Today at work, someone peed their pants. No, I am not being idiomatic – nor am I am being funny. I work somewhere where someone literally peed their pants. This would have been quite a tale to tell had it been at my last job, a large non-profit in Washington, D.C. As I am currently living a few bus stops north of Tel Aviv, I no longer work there. I now work with mostly 7 year olds, teaching them English for 3 hours after their school day ends. In many ways, this could be an important, even effective job. Some days it probably is, but most days it feels more like glamorized babysitting. Peeing your pants barely makes the headlines.
I use this example not as a vehicle to complain about life or rue my choices (Masters in Near Eastern and Judaic Studies?) or lack of Hebrew (really, even with the masters?). Instead, I wish to examine the life of the immigrant, or in my case, the pseudo-immigrant biding her time on a tourist visa. In a nutshell, I am qualified for nothing. I am not a nurse, nail artist, carpenter, or one of the other very popular categories of job possibilities. I, as many of my friends, have woven a complicated web of education, jobs and even publications that qualify for nothing outright when plucked from an English speaking work world and dropped on the corner of chutzpah and hummus.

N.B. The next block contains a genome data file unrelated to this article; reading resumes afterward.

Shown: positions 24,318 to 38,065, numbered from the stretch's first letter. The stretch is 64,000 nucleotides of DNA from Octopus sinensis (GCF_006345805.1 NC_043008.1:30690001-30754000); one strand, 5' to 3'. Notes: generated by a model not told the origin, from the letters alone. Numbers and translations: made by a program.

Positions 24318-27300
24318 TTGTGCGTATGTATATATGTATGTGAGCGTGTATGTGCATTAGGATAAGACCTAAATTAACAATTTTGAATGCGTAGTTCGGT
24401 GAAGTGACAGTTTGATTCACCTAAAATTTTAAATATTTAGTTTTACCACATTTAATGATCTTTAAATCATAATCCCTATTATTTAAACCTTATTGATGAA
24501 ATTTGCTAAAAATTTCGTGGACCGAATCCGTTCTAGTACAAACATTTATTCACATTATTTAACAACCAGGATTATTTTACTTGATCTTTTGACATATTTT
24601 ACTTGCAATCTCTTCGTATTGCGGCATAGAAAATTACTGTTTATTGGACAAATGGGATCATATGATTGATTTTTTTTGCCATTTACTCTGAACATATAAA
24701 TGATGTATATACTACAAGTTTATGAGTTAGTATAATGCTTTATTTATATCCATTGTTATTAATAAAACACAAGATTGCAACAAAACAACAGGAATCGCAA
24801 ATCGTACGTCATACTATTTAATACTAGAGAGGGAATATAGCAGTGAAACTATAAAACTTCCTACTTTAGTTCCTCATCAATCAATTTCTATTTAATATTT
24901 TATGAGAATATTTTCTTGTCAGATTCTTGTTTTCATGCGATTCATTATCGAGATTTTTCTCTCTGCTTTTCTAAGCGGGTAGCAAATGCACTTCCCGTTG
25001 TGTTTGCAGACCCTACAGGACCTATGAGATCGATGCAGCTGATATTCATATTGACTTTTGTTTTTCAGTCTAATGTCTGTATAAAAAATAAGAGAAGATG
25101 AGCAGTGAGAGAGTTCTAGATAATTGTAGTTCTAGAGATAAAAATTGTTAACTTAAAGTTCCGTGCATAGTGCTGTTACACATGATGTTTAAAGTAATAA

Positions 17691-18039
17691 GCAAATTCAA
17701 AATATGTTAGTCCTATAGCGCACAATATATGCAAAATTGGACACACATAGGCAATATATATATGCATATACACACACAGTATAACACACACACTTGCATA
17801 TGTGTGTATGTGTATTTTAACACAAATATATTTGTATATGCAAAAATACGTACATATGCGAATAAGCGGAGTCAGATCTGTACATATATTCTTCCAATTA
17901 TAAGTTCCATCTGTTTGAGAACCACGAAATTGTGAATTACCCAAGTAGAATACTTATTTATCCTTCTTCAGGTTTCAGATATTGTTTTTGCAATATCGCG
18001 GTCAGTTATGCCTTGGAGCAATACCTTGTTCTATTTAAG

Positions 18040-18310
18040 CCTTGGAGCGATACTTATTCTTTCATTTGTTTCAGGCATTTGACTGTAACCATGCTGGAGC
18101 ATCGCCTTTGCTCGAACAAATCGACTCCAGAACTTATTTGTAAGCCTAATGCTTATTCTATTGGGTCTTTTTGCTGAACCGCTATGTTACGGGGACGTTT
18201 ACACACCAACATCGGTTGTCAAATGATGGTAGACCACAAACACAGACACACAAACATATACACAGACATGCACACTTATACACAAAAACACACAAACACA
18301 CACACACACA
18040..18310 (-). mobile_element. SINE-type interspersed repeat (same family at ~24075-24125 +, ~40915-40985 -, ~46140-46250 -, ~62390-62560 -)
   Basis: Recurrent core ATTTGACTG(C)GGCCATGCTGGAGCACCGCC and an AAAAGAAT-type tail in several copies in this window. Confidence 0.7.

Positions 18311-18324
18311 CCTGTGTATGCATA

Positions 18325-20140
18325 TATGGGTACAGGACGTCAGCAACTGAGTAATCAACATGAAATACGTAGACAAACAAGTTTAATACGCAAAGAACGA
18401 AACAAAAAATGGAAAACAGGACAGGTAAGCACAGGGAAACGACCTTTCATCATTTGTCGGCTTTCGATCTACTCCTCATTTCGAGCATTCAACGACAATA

I have been lucky in my three weeks in Israel. I have found gainful employment, I have found a magazine who will pay me to write (in English!!), and I have the ever-attractive lure of Hebrew classes three mornings a week to get me out of bed. All in all, it is enough to keep me busy and even make enough money to pay for those Hebrew classes and the bus to get there and back. I am lucky. English is my first and best language and it will carry me the world ’round – if I am willing to take whatever job I can get.
This is the source of my frustration. I am willing to take whatever job I can get as I know that without Hebrew, my choices are limited. I am frustrated that I can’t have the jobs I want. I want to work at a nonprofit and spend the daylight hours dreaming of how I can help hungry people eat and homeless people find homes. There are many things I love–writing, traveling, teaching–but mostly I love to know that I am making a difference in someone else’s life, no matter how small. I am frustrated that without Hebrew that passion of mine is stifled.
I will find a way to express it. I will look harder, I will volunteer, I will network. You always hear about engineers and doctors who come to the US and drive cabs because their qualifications no longer exist once they are an American citizen. Where do they find their meaning? Is it enough to put dinner on the table and some money in savings? How hard do you fight to do what you love even when there is no job title for it? I know the answers are not simple so I will keep searching. In the meantime, I am hoping my students learn to raise their hands when number one is imminent.